i. These stay-at-home defensemen will simply stay at home more to bake cookies for the GI's off at war in the offensive zone. Coaches know that they'll have to have their slower d-men hang back farther to protect against the long breakout/breakaway pass. Don't expect Hatcher to pitch in quite as often...

ii. The NHL did not increase the ice surface. In IIHF tournaments played in Europe, Zdeno Chara, Marek Malik and other giant beasts of burden are obviously less effective than in the NHL because their reach isn't as useful and their lack of quickness is exposed. In the NHL, the smaller rink width protects them from being beaten to the outside and that aspect of the game won't change. Hatcher can still use his massive frame to protect the smaller portion in the middle of the ice and then slam some unsuspecting fool into the boards when they are close enough. Much of the play will be down low in the offensive zone, and big lugs like Hatcher will still be force in the trenches. If anything, the new NHL might hurt the offensive production (mainly goals) of the stay-at-home types, but don't expect them to just suddenly become obsolete.

5. I see the Tampa Bay Lightning signed goaltender Brian Eklund to a contract. I didn't know they needed a crappy blogger on the roster. I'm still available as an Unrestricted Free Agent if the Canucks are so inclined to offer me a contract ;)

(edited 12:09pm)

Friday, August 19, 2005


Blue Jackets sign Jaroslav Balastik

As frequent readers of this site know, I've had a long-running campaign to bring Jaroslav Balastik over to the NHL (Just check the MONITOR on the left).

With the Czechs agreeing to partake in the new IIHF agreement with the NHL, the Columbus Blue Jackets finally had the A-OK to go and sign Balastik to a contract. According to Sportsnet, it's a one year deal. The time is right for Jaro to try his hand at the North American game, otherwise he'll be too old for the Jedi training.

From the official news release:

Balastik (pronounced ba-LASH-tihk) has been the top goal scorer in the Czech Extraliga the past two seasons. In 2004-05, he tallied 30-16-46 and 74 penalty minutes in 52 games with Zlin and was named the Czech League's Best Forward. In addition to leading the league in goals, he was tied with Blue Jackets teammate David Vyborny for fifth in points. In 2003-04, he collected 29-18-47 and 54 penalty minutes in 51 outings and was the top goal scorer and ninth-best point producer in the league.

"Jaroslav Balastik has been the most dynamic goal scorer in the Czech Elite League the past two seasons," said MacLean. "He's a big, strong player who has a real knack for finding the net. We think he has a chance to be an impact player."

Balastik, 25, was Columbus' ninth pick, 184th overall, in the 2002 Entry Draft. He has spent most of the past seven seasons playing in the Czech Extraliga, registering 117-98-215 and 242 penalty minutes in 331 games with Zlin. Since 2001-02, he has picked up 98-61-159 in 184 games. He spent part of the 2002-03 season with Hameenlinna in the Finnish Elite League, totaling 5-7-12 and two penalty minutes in 13 contests. Balastik also played for the Czech Republic at the 1999 World Junior Championships and the 2003 World Championships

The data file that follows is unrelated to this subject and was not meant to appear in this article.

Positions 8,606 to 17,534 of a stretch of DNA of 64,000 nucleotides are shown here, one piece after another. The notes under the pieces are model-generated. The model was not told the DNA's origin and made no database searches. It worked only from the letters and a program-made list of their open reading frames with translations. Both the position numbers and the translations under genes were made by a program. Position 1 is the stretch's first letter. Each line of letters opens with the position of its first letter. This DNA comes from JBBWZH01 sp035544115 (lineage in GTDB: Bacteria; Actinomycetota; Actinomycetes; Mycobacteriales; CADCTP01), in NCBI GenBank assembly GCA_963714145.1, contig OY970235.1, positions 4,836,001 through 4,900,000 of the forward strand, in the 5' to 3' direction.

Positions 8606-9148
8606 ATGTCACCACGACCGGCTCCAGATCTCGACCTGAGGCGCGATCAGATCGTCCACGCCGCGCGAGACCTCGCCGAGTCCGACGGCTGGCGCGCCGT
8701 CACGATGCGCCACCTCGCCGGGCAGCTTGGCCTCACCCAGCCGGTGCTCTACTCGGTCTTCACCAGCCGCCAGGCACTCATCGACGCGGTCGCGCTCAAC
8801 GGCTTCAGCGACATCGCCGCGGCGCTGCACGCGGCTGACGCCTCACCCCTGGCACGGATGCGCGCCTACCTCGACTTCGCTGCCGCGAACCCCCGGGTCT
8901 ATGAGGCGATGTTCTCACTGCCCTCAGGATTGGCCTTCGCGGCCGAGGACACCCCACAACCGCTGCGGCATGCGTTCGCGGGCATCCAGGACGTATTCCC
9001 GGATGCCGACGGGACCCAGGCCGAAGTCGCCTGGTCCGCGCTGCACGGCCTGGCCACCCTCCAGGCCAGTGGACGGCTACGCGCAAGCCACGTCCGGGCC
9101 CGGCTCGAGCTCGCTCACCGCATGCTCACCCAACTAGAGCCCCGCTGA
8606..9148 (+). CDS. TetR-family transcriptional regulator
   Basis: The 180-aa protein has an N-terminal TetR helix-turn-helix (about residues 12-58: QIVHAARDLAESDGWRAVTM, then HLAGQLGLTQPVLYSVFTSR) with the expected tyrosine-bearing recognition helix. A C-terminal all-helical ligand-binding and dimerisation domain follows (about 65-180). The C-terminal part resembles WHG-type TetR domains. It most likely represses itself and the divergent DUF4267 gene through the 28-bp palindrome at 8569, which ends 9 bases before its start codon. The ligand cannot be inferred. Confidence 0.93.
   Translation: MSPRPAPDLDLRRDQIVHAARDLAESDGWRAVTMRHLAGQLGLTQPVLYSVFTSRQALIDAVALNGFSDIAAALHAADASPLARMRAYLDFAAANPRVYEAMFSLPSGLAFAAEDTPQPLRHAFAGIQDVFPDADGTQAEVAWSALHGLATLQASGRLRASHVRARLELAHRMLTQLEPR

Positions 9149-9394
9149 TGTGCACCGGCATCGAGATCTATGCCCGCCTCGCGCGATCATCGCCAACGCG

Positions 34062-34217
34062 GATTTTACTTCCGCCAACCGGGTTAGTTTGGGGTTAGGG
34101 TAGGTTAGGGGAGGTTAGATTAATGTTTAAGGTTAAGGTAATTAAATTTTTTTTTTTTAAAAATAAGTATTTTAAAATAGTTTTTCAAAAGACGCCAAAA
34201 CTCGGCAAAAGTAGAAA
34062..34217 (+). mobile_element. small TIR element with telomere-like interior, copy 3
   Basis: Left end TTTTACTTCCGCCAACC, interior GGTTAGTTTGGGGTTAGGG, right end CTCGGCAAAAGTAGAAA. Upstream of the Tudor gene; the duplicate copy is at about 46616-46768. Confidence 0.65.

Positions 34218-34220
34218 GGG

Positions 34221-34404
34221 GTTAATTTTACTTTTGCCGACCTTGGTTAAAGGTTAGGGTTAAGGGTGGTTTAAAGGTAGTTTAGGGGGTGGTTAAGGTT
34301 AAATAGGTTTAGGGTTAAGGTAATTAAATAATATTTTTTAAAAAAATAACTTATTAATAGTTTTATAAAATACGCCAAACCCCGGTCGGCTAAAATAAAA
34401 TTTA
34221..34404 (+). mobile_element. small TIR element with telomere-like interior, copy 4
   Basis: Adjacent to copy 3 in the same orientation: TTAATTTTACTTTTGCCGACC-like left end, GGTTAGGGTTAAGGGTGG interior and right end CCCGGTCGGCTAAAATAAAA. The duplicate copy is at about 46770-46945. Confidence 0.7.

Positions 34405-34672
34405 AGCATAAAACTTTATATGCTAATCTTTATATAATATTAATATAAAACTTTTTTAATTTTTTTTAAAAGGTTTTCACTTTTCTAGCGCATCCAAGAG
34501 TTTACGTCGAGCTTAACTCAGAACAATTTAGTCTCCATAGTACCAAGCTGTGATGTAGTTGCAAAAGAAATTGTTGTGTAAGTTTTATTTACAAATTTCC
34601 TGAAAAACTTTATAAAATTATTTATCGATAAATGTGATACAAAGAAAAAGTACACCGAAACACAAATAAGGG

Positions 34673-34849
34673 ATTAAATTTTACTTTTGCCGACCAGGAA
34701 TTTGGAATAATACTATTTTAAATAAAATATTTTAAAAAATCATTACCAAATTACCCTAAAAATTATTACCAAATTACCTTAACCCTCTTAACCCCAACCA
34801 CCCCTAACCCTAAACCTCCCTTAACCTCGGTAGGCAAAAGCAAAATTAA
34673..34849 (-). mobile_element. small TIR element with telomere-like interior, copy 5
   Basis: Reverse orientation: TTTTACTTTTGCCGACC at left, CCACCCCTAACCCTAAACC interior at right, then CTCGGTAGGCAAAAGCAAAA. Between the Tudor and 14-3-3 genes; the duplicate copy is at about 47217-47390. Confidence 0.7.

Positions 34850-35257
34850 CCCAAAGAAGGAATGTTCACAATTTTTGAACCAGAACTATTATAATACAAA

Note to idiot media: Balastik is pronounced BA-la-shteek (or BA-lash-teek, whatever is easier for ya), not ba-LASH-tihk.

Anyway, when you pick this guy up in the late rounds of your fantasy/simulation leagues, just remember where you heard about him first ;)


Predictions with Conviction (sort of...)

James Mirtle, professional editor, writer, and blogger eye candy (for the woman out there *ahem*) is hosting this weekend’s Hockey Weblog Carnival.

He also asked us bloggers to submit some of our predictions for the upcoming season.

While it seems too early to be making predictions, I’m always game to make myself look stupid with some somewhat-well-thought-out predictions. This year will be especially hard to predict, given the incredible roster turn over and the aging of players (young and old). My Pythagorean Standings won’t be as powerful and useful with so much roster turnover.

The most interesting aspect of this year’s schedule is the greater amount of games against division opponents. The Vancouver Canucks play in a rather strong division and teams within that division could have their playoff chances hurt while weaker teams in other divisions could always sneak in thanks to playing the Washington Capitals or Chicago Blackhawks every other week.

Here are my current predictions for the Top 8 in each conference. I selected the rankings based on an overall finish, rather than the current setup of ‘Division Winners go 1-3’.

Western Conference

1. Calgary Flames
2. Detroit Red Wings
3. San Jose Sharks
4. Vancouver Canucks
5. Nashville Predators
6. Colorado Avalanche
7. Dallas Stars
8. Phoenix Coyotes

Eastern Conference

1. Boston Bruins
2. Tampa Bay Lightning
3. Philadelphia Flyers
4. Ottawa Senators
5. New Jersey Devils
6. Montreal Canadiens
7. New York Islanders
8. Pittsburgh Penguins

Now, some comments on teams I didn’t pick to make the playoffs

i. Edmonton Oilers – I know getting rid of Tommy Salo and putting in the ghost of Kari Takko is an improvement, but Ty Conklin and Jussi Markkanen are simply decent backups until they prove otherwise. The competitive division will likely hurt the Oilers and the team has crap down the middle. For all of the ‘improvements’ that the Oilers made, I still think their roster isn’t very impressive overall. If Shawn Horcoff and Ales Hemsky can have breakout NHL seasons, they might sneak in.